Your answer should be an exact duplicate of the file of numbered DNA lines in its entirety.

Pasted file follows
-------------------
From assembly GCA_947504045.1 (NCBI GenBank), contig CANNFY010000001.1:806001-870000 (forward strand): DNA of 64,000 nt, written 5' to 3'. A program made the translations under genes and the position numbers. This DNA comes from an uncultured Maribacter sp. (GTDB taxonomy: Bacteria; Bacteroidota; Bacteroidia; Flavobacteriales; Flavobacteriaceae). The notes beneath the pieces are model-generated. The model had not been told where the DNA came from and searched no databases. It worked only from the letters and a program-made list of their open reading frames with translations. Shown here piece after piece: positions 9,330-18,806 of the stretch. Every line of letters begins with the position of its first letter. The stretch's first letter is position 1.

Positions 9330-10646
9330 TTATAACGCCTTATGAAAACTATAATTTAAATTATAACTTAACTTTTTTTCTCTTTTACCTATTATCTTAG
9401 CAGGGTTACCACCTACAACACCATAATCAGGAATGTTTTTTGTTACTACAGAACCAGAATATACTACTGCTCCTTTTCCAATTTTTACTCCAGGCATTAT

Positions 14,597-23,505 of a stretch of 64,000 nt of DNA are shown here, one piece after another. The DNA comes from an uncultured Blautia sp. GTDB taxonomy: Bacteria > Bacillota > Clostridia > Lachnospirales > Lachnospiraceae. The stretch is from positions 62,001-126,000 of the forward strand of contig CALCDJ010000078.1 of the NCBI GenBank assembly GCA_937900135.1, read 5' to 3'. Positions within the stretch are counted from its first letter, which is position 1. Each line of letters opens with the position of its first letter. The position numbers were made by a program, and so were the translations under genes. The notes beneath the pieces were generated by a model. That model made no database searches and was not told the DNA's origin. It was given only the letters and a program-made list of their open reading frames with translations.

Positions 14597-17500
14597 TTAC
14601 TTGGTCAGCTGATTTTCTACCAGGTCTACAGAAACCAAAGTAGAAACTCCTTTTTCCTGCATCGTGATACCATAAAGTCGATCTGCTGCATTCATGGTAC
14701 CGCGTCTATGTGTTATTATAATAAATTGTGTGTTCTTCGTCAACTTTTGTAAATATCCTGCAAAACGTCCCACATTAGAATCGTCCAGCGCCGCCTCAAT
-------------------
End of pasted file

From assembly GCA_947504045.1 (NCBI GenBank), contig CANNFY010000001.1:806001-870000 (forward strand): DNA of 64,000 nt, written 5' to 3'. A program made the translations under genes and the position numbers. This DNA comes from an uncultured Maribacter sp. (GTDB taxonomy: Bacteria; Bacteroidota; Bacteroidia; Flavobacteriales; Flavobacteriaceae). The notes beneath the pieces are model-generated. The model had not been told where the DNA came from and searched no databases. It worked only from the letters and a program-made list of their open reading frames with translations. Shown here piece after piece: positions 9,330-18,806 of the stretch. Every line of letters begins with the position of its first letter. The stretch's first letter is position 1.

Positions 9330-10646
9330 TTATAACGCCTTATGAAAACTATAATTTAAATTATAACTTAACTTTTTTTCTCTTTTACCTATTATCTTAG
9401 CAGGGTTACCACCTACAACACCATAATCAGGAATGTTTTTTGTTACTACAGAACCAGAATATACTACTGCTCCTTTTCCAATTTTTACTCCAGGCATTAT

Positions 14,597-23,505 of a stretch of 64,000 nt of DNA are shown here, one piece after another. The DNA comes from an uncultured Blautia sp. GTDB taxonomy: Bacteria > Bacillota > Clostridia > Lachnospirales > Lachnospiraceae. The stretch is from positions 62,001-126,000 of the forward strand of contig CALCDJ010000078.1 of the NCBI GenBank assembly GCA_937900135.1, read 5' to 3'. Positions within the stretch are counted from its first letter, which is position 1. Each line of letters opens with the position of its first letter. The position numbers were made by a program, and so were the translations under genes. The notes beneath the pieces were generated by a model. That model made no database searches and was not told the DNA's origin. It was given only the letters and a program-made list of their open reading frames with translations.

Positions 14597-17500
14597 TTAC
14601 TTGGTCAGCTGATTTTCTACCAGGTCTACAGAAACCAAAGTAGAAACTCCTTTTTCCTGCATCGTGATACCATAAAGTCGATCTGCTGCATTCATGGTAC
14701 CGCGTCTATGTGTTATTATAATAAATTGTGTGTTCTTCGTCAACTTTTGTAAATATCCTGCAAAACGTCCCACATTAGAATCGTCCAGCGCCGCCTCAAT